There is never enough time. However, it is possible to find extra time if you are conscious about your judgment of time.
The following four thoughts about time may steal your time. A change in perception can give you a better sense of time.
1. Time is money. According to researchers Sanford Devoe and Julian House, thinking of time in terms of money shapes how we view time well spent. Devoe and House asked participants to take a period of time to enjoy music or putter around the Internet for pleasure.
Before one group started, they were asked to share their hourly wage at work. Devoe and House did not ask this question of the second group. Those that were asked to think about their paycheck first grew impatient with “doing nothing.” Based on their post-test comments, those who were asked about money had thoughts about the time not spent earning cash.
Those who didn’t think about money enjoyed their time. They found value in the exercise.
Do you need to account for every minute of you time or are there “non-productive” moments that are priceless? In other words, is there value in doing nothing important?
Creativity demands we have periods of time where we don’t think about work or problems. The more complex a situation, the more there is a chance to overload your cognitive resources. When you instead sleep on it or distract yourself with something mindless or a physical activity, you give your unconscious a chance to sort through possible solutions which is more effective than consciously trying to sift through pros and cons. This is called the “deliberation-without-attention effect.”
There is a reason why you come up with great ideas in your sleep. Creativity peaks at times of mental fuzziness, when you are sleepy and non-focused. On the other hand, the need to work more, work harder and work faster doesn’t lead to more productivity and actually kills creativity.
2. There is not enough time. If you are conscious about how you are spending your time, you might be able to speed up time. How much evidence do you need before you make a decision? How deeply do you need to analyze each step in your plan? According to researcher Roger Ratcliff, decisions and tasks often take a long time because of a conscious choice to emphasize accuracy over speed. Trusting yourself to work faster can give you the gift of time.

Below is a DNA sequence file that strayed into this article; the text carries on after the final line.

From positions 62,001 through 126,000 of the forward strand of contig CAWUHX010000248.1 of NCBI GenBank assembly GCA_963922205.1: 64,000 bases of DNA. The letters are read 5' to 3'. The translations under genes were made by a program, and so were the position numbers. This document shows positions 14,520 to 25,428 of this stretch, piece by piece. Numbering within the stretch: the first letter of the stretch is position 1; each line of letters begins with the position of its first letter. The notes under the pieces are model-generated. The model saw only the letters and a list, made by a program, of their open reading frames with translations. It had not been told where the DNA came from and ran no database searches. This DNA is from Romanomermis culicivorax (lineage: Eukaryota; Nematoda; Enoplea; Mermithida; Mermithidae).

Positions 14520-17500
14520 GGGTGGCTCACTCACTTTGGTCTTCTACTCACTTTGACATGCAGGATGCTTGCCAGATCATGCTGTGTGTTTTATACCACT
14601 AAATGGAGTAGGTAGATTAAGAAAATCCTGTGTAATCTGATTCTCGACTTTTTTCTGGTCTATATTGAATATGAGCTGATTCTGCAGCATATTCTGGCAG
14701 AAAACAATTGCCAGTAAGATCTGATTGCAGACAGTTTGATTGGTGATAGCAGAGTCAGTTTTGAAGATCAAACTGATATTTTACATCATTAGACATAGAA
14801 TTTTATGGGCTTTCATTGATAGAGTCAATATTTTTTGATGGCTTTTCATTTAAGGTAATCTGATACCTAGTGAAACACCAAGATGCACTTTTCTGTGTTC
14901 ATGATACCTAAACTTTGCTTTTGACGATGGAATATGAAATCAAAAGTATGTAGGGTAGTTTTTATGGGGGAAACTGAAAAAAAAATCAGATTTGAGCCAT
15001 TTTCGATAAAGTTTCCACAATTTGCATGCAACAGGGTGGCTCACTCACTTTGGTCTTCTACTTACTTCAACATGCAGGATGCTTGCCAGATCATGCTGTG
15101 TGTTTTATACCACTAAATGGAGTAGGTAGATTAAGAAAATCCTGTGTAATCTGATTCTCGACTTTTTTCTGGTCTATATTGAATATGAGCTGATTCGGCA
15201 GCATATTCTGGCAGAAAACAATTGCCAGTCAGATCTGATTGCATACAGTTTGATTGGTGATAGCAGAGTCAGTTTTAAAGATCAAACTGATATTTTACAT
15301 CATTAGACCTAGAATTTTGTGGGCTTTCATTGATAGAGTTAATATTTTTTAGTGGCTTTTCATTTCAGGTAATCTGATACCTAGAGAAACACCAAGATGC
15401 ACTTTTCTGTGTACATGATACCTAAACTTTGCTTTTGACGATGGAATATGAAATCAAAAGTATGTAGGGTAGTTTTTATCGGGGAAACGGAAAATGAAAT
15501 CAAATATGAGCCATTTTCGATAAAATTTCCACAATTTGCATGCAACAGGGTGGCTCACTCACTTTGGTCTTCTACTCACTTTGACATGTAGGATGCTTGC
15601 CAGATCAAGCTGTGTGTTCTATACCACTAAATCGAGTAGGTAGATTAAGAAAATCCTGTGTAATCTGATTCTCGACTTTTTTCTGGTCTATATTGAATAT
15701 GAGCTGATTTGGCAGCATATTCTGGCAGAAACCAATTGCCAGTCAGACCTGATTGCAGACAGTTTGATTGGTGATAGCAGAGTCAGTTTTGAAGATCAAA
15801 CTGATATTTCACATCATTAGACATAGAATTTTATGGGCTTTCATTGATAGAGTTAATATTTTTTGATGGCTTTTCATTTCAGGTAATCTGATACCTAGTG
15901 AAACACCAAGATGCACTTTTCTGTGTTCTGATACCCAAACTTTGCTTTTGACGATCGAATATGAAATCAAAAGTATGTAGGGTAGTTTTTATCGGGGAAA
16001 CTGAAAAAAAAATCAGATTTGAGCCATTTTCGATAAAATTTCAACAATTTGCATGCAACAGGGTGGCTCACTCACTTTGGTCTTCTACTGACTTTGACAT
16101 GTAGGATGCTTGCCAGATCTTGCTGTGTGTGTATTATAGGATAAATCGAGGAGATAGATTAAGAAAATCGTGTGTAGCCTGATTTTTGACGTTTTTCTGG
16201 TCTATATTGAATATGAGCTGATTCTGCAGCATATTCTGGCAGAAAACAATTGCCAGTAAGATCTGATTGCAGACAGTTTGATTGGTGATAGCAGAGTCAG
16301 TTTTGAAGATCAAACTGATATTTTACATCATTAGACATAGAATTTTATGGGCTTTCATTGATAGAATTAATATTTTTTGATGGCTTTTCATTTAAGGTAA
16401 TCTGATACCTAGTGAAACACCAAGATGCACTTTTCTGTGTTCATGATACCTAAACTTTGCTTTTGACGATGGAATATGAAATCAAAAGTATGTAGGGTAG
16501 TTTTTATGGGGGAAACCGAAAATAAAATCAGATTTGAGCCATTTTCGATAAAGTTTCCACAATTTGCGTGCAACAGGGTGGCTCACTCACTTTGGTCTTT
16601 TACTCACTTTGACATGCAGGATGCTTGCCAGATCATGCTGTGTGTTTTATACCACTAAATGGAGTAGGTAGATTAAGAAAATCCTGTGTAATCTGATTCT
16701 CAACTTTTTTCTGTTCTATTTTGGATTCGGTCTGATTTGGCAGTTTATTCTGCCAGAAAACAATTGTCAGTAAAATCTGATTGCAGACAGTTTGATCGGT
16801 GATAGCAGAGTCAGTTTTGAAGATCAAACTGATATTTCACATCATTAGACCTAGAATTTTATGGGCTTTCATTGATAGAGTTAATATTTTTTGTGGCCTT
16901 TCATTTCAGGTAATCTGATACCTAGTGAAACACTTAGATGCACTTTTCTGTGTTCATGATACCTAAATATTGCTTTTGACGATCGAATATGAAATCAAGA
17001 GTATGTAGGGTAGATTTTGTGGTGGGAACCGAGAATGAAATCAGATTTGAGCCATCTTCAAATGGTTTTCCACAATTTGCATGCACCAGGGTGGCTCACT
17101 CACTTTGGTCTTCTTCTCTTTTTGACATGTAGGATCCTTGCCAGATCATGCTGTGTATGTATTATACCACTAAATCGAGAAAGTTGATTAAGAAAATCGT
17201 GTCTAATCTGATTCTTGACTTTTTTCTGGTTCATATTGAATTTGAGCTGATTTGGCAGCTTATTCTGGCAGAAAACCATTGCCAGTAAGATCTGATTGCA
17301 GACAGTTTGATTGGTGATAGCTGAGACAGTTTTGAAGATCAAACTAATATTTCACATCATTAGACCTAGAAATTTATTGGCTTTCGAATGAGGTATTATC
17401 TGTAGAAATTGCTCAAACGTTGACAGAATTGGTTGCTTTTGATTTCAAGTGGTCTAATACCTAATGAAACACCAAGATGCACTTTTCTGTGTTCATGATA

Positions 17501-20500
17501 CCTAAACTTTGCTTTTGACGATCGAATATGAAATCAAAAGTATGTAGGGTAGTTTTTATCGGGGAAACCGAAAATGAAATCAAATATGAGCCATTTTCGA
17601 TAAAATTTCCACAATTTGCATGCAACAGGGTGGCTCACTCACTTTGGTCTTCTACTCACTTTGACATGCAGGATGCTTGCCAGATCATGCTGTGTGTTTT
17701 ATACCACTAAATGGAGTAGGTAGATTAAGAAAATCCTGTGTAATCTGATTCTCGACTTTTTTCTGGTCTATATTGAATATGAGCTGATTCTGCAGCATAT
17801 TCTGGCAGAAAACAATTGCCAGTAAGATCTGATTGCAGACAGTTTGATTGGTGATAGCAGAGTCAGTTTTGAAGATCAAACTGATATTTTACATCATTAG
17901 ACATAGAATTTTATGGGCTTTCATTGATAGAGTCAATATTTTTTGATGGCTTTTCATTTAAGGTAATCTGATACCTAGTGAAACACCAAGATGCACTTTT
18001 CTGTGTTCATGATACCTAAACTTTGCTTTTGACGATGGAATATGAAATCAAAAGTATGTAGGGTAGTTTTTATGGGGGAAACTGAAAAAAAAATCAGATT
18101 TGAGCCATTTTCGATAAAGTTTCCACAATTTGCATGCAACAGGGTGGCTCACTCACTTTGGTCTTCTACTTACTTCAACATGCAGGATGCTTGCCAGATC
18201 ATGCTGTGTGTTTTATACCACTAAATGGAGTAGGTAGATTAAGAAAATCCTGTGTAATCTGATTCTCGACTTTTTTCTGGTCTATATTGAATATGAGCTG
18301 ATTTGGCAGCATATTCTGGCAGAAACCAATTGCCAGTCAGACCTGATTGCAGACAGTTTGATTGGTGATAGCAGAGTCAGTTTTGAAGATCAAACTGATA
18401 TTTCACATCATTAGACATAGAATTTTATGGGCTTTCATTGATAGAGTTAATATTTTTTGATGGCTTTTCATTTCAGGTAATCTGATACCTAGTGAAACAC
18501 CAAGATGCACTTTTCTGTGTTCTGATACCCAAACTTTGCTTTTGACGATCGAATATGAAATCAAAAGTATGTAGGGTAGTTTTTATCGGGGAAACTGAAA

Additionally, making a plan and sticking to it can narrow your focus so you can’t see alternatives and time-savers right in front of you.
Psychologist E.J Masicampo gave subjects a task of finding Bill Murray’s birthdate after completing another task. They were told they could find it on a particular movie site. About two-thirds of the participants overlooked the Wikipedia website on their screen, thinking they had to go to the movie site as planned. Finding the date on Wikipedia would have been easier than trying to discover it on the movie site.
Blindly adhering to a premeditated path can lead to expending more time, energy and resources on a problem than is necessary. How can you remind yourself to sit back, take a breath, and look around you for other possibilities even when you have many things to finish in a day? The Jesuits have a nearly 500-year old spiritual tradition that emphasizes a twice-daily practice of consciousness. Do you have time for this?
3. I don’t have time now but I will later. Psychologically healthy adults tend to be optimistic about the future. This isn’t bad, but it could paint the present as worse than it is. When you are having a good time, you don’t worry about time. When you are not enjoying what you doing, time is either a drudge or stress producer.
Try to see what makes the present moment the best of times. Positive emotions improve the brain’s executive function and encourage creative, quick and strategic thinking. Gain time by actively thinking about things that make you happy, and then look for good reasons for completing the task in front of you. There may never be a better time than now.
4. Time is fleeting. All the “productivity tools” we have actually make us less productive. Constantly checking for emails, texts, the latest news, social media streams, relevant blog posts, and irrelevant but interesting articles keep our brains scattered and overworked.
When you are working to complete a task, ban the distractions. Be aware of what steals your attention. If you get interrupted or need a break, make a conscious choice to return to the task at hand with your full attention. Letting yourself wander for too long may lead you to having to repeat some of your work just to remember where you left off.
Also, when you leave one task to go to another, be sure you leave the last task behind. Before starting something new, go for a walk, climb stairs, or do some deep breathing to clear your head. Even if you think you are a good multi-tasker, the brain has only 100% of attention to dole out. Giving a task even 80% of your attention can lead to mistakes you will have to fix later, taking up precious time.
I hope you found reading this post time well spent!